Fourteen years into retirement, he started researching about the Black Dahlia initially to vindicate his father. But once he saw the evidences mounting, it became hard for him to ignore.

“I found the actual original receipt of 50 pounds sack of cement during the week Elizabeth Short was murdered at the house and they were at the crime scene,” Steve Hodel said. “So we got the physical evidence connecting.”

He continued, “One of the most important things is the secret DA tapes when they bugged the house for six weeks and got actually his confession to the murder — murder of the secretary, to the Black Dahlia murder and the payoffs to law enforcement, to performing abortion — all of these were on tape and hidden away in the DA’s office.”

A transcript of the taped conversation revealed this statement coming from Dr. George Hodel: “Supposing I did kill the Black Dahlia, they can’t prove it now. They can’t talk to my secretary anymore because she’s dead. They thought there was something fishy. Anyway, now they may have figured it out. Killed her. Maybe I did kill my secretary.”

Back then, Dr. George Hodel was a suspect for killing his secretary, Ruth Spaulding, by drug overdose. He was suspected of having murdered her in order to cover up his financial fraud, such as billing patients for tests that were never performed, and to protect various valuable secrets he had obtained about police and politicians from clients for his illegal abortion services.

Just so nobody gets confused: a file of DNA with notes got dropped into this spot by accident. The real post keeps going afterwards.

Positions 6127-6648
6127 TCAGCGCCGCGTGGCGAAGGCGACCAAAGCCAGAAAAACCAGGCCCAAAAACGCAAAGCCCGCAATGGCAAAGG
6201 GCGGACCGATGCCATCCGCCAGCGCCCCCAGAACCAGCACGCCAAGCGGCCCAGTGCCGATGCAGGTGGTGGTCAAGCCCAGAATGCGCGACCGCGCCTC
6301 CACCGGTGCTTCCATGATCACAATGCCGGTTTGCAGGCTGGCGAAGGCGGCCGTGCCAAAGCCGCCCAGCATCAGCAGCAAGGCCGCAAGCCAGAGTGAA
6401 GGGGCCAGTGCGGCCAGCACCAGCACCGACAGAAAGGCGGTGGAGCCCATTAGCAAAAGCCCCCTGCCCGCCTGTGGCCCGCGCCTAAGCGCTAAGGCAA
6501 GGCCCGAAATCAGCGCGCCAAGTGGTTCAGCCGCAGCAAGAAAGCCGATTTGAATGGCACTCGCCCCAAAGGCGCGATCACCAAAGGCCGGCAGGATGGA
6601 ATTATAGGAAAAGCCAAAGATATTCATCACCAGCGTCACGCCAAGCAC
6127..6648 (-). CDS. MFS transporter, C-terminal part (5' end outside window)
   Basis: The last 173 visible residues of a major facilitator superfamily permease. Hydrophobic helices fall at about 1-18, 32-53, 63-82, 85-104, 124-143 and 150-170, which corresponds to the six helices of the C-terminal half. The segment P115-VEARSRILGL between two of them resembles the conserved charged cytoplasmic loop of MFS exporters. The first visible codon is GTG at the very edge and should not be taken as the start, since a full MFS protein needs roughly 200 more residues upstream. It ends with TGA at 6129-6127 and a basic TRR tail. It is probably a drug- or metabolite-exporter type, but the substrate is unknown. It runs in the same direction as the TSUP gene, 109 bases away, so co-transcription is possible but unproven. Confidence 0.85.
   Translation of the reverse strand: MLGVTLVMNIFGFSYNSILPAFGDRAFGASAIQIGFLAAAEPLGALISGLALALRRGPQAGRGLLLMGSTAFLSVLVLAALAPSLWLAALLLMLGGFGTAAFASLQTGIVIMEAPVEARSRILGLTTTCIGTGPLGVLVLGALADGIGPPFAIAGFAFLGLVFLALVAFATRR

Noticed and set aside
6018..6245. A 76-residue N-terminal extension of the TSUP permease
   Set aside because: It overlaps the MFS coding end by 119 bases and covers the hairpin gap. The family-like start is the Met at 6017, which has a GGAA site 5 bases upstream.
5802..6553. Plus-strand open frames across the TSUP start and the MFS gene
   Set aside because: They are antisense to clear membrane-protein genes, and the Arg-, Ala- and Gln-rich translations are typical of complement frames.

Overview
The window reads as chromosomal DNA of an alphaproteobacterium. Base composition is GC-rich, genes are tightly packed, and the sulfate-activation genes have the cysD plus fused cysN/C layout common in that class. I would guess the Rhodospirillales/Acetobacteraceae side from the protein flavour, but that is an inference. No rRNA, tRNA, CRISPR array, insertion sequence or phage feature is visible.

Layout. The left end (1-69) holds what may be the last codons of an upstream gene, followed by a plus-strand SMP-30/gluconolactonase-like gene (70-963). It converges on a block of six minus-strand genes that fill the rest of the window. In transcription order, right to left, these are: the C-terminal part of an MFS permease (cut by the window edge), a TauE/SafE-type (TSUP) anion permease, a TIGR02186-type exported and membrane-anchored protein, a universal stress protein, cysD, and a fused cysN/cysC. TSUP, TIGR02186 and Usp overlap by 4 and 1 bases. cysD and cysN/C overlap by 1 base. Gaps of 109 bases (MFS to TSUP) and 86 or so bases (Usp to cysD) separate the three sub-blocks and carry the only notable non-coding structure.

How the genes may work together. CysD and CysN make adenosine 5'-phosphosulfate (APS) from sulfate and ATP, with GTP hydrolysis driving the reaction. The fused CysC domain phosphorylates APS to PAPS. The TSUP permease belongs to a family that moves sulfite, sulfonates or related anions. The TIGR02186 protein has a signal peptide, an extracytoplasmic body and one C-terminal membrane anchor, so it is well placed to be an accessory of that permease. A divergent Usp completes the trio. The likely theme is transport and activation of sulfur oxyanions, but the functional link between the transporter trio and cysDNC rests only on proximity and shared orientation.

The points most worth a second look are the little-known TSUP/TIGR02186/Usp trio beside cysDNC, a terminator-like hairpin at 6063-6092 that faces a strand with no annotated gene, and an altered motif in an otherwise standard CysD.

Steve said that the case was tight and authorities were literally looking for him to lock him up but before they can get the chance, George left the US in 1950 and made another life and family in the Philippines.

George married a Filipina wife, Hortensia Laguda, and they had four children. They got divorced in the ’60s but George went back to the United States in 1990.

The Lucila Lalu Connection

If you will check the timeline, the Black Dahlia and the Lucila Lalu cases were similar and almost connected. Here’s why:

  • Both were mutilation, done by someone who might have a medical or surgical background.
  • Elizabeth Short died in 1947 in Los Angeles where George Hodel also lived. Lucila Lalu died in 1967 when George Hodel lived here to escape from the US authorities.
  • Although Hodel’s name was never mentioned as someone whom Elizabeth and Lucila had met prior to their respective deaths, it was highly probable that he might have attracted these two women to fall into his trap.
  • With this high intelligence and money, George Hodel could have paid authorities so he could get away with murder.
  • Both were unsolved crimes until now.

Steve Hodel had written several books about the Black Dahlia case and his theory that his father, the late Dr. George Hodel, Jr., had probably killed Elizabeth Short and many others. He had been compiling what the FBI and LAPD found and other evidences he could come across.

Related Article: Lucila Lalu Case

72 years had passed and this case has been identified as one of the most highly-publicized crimes in a post World War II America. It produced too many suspects but no one was even arrested, tried, or convicted. Justice wasn’t served well, and it will never be. This will remain one of the most famous unsolved crimes in the world.